“You know I can’t take the chance–you’re safe because you’re American-born. You know what they would do to me if we get caught.”
“You’re so fuckin’ gutless you can’t even stick your neck out for one of your own kind. You know what she’s been through? You haven’t even tasted a fraction of what she’s been through. How can you be so smug in your self-righteousness about what’s right or wrong?”
“I can’t take the chance…”
“Look, if you’re so fuckin’ chicken you can get out from the car before we get to the border. You can fuckin’ walk across–you have papers. Why don’t you let us take that chance? Just make sure you have enough money for bus fare to L.A. because I wouldn’t want you back in my car… Gosh, I thought I knew you better.”
With that she started crying and moved her sleeping bag as far away as she could from mine. Barbara tended to use colorful language when she gets mad but I had never seen her so agitated before. It bothered me because it seemed we truly didn’t know each other very well.
I had a fitful night–I wanted to reach out and touch Barbara but she seemed so far away. I had nightmares about being left behind and walking all the way across the desert to get back to L.A. The sun was mercilessly beating down on me and I wanted water but there was none.
The next morning started out exactly like the last one–hot and muggy. I didn’t feel like drinking coffee so I didn’t make any. Nobody bothered to fix breakfast. I knew Barbara was feeling as badly as I was for her eyes were red from crying and she was unusually quiet. We packed our things and loaded them into her car in silence. So this was how relationships ended. I didn’t know it would be so quiet.
I had a sick and empty feeling as we left the campground. I drove along the gravel road towards the main highway where I had to turn right to get back to California.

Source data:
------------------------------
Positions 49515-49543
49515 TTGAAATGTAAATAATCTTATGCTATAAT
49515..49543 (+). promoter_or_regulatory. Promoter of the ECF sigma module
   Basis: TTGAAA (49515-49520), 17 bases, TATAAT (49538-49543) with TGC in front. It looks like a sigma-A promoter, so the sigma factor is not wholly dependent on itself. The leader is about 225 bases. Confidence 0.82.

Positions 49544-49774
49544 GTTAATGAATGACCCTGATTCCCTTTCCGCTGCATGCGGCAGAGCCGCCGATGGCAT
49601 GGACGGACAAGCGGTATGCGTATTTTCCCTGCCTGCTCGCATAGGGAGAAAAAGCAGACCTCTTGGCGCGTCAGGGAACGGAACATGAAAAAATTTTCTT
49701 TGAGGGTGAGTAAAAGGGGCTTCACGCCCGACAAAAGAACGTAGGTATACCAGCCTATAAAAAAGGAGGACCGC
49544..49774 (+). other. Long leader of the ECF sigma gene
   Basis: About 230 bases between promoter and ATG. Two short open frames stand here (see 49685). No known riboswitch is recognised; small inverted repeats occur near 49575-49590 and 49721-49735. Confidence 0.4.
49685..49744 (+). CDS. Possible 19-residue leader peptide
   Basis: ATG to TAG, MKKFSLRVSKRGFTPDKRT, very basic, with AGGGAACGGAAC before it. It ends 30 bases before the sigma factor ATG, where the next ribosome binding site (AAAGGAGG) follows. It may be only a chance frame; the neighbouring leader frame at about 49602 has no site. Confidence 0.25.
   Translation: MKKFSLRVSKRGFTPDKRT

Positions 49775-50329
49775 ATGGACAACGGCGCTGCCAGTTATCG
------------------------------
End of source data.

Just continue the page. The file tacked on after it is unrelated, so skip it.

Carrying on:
As I stopped at the corner to check for cross traffic, I saw through the already shimmering haze of the midmorning heat a lone shack across the road on the left–it looked so far from Daraga. I remembered my tocayo who vainly tried more than two hundred years ago to take his family north from here to give them a better life.
I wasn’t sure whether it was because borders didn’t make sense to me anymore or if I was simply scared of losing Barbara. Whatever it was, I crossed to the other side of the highway and turned left. When she noticed, Barbara reached out to touch my hand and started weeping. Her touch made me feel good again.
WE had Lita sit in the front with me, Barbara moved to the back seat. It would look better that way at the border. Lita only had one duffel bag–I thought it odd that one can move from one country to another with so very little. It made clear to me one doesn’t need much in life except his own wits to survive.
We were quiet on the way back to the border. The long drive gave me time to reflect on what happened the night before–I began to understand how my dreams had shaped not only how others saw me but how I perceived them as well.
Barbara was right–the immigration officer was busy and only asked how long we’ve been away, where we’ve been, and whether we had purchased anything in Mexico. He entered our vehicle’s plate number into his computer and waved us through when he found nothing.
When we got back on the freeway inside the U.S. I told Barbara I needed to stop in San Diego to do something. I got off the freeway and drove to the parking lot at the Amtrak station.
I got out of the car, opened the back door, and picked up my knapsack. I handed Barbara the car keys and gave her a long, lingering hug. I found it hard to keep everything in as I said, “Luv, I’m taking the train home.”
©2001 by H.O. Santos